Seven months, 26,765 miles, 64 huts/hostels/hotels, 15 flights, 14 trains, 42 buses, and 14 boats later, our grand worldwide adventure has come to an end, and here we are back in the UK.
We landed back at Heathrow's new Terminal 5 on a bright, sunny and crisp autumn day and were whisked off to the Isle of Wight by Amy's uncle Hugh to attend Anna & Glen's wedding where Amy was giving a speech, the very next day.
We've been back in the UK for a while now. We moved into a flat in London with our two cats. We have caught up with friends and have either found employment or are in the process are getting it.
It's awfully strange to be back. Even after a few weeks, it felt like we'd left our travelling selves on a beach somewhere. Now, after a couple of months it feels like we almost never left. Almost, that is.
Since we've been back we've managed to stay in touch with some of the people we met while we were travelling. We've seen Jon and Anna (Peru), Justin and Natalie (Bali) and have either spoken to, emailed or written to Lisa (Bali), Giles (Bolivia & Argentina), Tats and Alexis (Bolivia, Argentina & Uruguay!), Patrick (India, Australia)... to name just a few.
The one saving grace that takes us back are the little emails, cards and photos we receive from all of the wonderful people we met while we were away, but the one thing that makes it worth staying put (for a while, at least) are all of the wonderful friends and family we've come home to.
Now we just need to decide where we're off to next......
We spent the last few days of our excellent adventure in Buenos Aires. The weather wasn't great, but as we were coming to the end of our trip we decided to treat ourselves to an apartment which turned out to be a very wise move, and kinda made up for the rain and grey skies.
Our place was super central (and on one of the widest roads in the world - see view in photo below) and meant we could cook for all our new friends every night! So that's exactly what we did. We ate a lot, drank a lot, and on our last night we went out on the town and experienced BA's crazy nightlife. Nothing kicks off there until 2am, so you really have to have some energy in reserve so you don't fall asleep in whichever bar you visit before the dancing begins. The place we found was packed full of locals who all seemed to know every dance move to every latino pop tune that came on... It was slightly freaky but strangely mesmerising at the same time.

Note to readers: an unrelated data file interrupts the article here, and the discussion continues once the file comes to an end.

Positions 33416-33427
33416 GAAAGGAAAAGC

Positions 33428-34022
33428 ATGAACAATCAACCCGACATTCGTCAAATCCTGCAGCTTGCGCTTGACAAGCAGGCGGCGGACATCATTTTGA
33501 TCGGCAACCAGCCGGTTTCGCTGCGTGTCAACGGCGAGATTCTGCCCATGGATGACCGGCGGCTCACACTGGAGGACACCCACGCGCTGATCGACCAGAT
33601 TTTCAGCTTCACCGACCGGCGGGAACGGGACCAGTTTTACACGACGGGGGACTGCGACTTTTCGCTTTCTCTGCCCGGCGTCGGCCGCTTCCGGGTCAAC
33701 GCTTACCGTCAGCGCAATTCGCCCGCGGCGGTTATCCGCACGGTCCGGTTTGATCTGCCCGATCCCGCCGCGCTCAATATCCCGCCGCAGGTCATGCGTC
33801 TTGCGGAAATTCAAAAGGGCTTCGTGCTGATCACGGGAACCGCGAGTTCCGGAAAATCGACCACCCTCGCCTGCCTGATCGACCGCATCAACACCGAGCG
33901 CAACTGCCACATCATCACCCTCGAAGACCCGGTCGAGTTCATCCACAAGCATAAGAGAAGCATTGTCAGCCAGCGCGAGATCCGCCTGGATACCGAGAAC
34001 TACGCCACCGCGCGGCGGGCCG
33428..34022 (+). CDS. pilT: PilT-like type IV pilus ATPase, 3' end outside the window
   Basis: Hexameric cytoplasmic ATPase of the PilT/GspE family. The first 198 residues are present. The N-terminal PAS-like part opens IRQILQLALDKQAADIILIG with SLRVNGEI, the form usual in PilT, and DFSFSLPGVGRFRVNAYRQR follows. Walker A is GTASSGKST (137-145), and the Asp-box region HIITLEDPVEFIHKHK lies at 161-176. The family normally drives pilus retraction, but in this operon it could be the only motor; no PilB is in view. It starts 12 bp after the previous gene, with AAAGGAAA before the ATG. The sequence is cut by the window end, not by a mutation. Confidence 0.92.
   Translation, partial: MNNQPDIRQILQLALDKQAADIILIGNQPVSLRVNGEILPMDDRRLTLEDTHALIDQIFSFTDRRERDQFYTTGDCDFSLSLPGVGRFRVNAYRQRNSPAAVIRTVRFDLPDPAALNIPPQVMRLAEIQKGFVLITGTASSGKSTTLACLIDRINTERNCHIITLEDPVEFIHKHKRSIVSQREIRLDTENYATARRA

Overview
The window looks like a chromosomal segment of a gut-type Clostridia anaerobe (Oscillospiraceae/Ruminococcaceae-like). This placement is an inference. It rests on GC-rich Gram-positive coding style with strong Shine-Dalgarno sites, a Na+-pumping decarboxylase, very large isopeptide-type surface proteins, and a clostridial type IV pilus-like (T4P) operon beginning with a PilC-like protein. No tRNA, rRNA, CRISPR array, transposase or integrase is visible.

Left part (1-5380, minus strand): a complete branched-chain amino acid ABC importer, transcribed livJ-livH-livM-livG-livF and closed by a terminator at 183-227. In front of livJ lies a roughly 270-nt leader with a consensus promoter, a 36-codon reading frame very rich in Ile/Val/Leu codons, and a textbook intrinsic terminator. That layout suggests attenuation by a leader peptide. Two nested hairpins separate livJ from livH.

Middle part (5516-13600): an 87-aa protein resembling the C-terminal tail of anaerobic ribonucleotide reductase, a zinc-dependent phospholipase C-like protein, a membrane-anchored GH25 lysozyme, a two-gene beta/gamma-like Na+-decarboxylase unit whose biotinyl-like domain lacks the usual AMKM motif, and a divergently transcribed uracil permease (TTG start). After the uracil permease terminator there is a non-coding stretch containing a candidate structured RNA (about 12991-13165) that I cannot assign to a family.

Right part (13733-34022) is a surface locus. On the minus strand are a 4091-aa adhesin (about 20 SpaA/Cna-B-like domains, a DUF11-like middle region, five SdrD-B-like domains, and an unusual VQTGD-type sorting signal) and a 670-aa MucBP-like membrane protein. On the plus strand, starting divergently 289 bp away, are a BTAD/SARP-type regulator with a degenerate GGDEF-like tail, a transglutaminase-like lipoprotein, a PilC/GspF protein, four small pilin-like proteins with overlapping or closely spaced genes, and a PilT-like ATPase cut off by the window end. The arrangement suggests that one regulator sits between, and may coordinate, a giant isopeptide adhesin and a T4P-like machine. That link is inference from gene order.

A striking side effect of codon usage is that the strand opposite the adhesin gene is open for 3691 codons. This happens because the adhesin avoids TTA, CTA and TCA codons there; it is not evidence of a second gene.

After that it was time for an emotional farewell, and a couple of hours sleep before nearly missing our flight due to Adrian setting the alarm for 8pm instead of am... Silly boy.
After a few days of riding, relaxing and a great deal of eating we had to return to civilisation, and had one more night in Montevideo.
We decided to check out the picturesque seaside town of Colonia (not unlike many quaint British seaside destinations) and arrived after 2 hours on a bus to find that everywhere was fully booked. The entire population of Argentina had come to Colonia for their bank holiday weekend and left no room for us.
We found somewhere in the end and spent the afternoon enjoying the sunshine. We watched the sun set with a beer outside a pub by the sea, while Adrian made me learn my reading for Anna's wedding off by heart. While I was rehearsing, I spotted a familiar figure in the distance, and couldn't believe my eyes when I realised it was Tatiana and Alexis walking towards us! After much excitement we settled down for the evening and consumed more beer.
A couple of days later we all bundled back on the boat back to Buenos Aires.
I have since found out from my Grandmother that Colonia was where my Grandfather was born!
We decided to catch a ferry to Uruguay while we still had plenty of time left, and met up with Alexis and Tatiana again in Montevideo. The city was very quiet and I swear we were the only foreigners in the whole country.
Adrian and I booked a few days on an estancia in Cerro Colorado so we could spend some time riding horses. After two nights in the capital we caught a bus out of town and into the middle of nowhere. Our bus dropped us off and we felt a little bewildered until someone tapped us on the shoulder and said 'San Pedro'? Relieved, we hopped into his taxi and he took us even further from civilisation and dropped us at San Pedro estancia.
We couldn't believe our eyes - sat before us was a tiny village of Mediterranean style buildings and even a small church. There were endless stretches of green in all directions. We really were in the middle of nowhere.
We were shown to our room complete with roaring fire, and went straight for lunch. Three hefty courses later we walked fatly out of the restaurant and chilled in our snuggly room before going out for our first outing on the horses....
We said farewell to our friends and left Iguazú for Buenos Aires last weekend. Yet another overnight bus journey and we arrived in BA in time for lunch. Got off to a bad start by getting totally ripped off by our taxi driver, but never mind...
We spent the weekend exploring the city on foot. We had a room in the lively Recoleta district with some pretty amazing restaurants and cafes nearby and actually very few tourists. On Sunday morning we went on a guided walk with a very entertaining guide who took us to lots of historical nooks and crannies of the city. We visited the cemetery (more of a small town than a cemetery!) where Eva Peron is buried, visited San Telmo for the weekly antiques market, and then caught a train out to the suburbs to Martinez to visit my grandfather´s cousin, Elaine.
That night we returned to San Telmo to watch the locals come together to tango in the square, with a troupe of drummers passing by in the background. Party central!
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